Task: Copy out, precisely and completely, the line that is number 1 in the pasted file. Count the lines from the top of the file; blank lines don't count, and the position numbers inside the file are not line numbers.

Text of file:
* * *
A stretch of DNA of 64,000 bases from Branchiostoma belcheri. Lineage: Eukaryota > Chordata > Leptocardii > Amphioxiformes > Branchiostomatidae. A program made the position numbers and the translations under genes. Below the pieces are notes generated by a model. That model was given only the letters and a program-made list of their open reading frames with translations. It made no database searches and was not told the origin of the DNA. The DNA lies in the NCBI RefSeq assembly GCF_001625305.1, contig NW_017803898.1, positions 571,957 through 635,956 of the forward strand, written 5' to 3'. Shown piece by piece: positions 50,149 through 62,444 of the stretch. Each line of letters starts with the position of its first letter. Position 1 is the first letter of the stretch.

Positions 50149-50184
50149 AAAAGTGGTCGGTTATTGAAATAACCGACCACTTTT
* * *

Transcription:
A stretch of DNA of 64,000 bases from Branchiostoma belcheri. Lineage: Eukaryota > Chordata > Leptocardii > Amphioxiformes > Branchiostomatidae. A program made the position numbers and the translations under genes. Below the pieces are notes generated by a model. That model was given only the letters and a program-made list of their open reading frames with translations. It made no database searches and was not told the origin of the DNA. The DNA lies in the NCBI RefSeq assembly GCF_001625305.1, contig NW_017803898.1, positions 571,957 through 635,956 of the forward strand, written 5' to 3'. Shown piece by piece: positions 50,149 through 62,444 of the stretch. Each line of letters starts with the position of its first letter. Position 1 is the first letter of the stretch.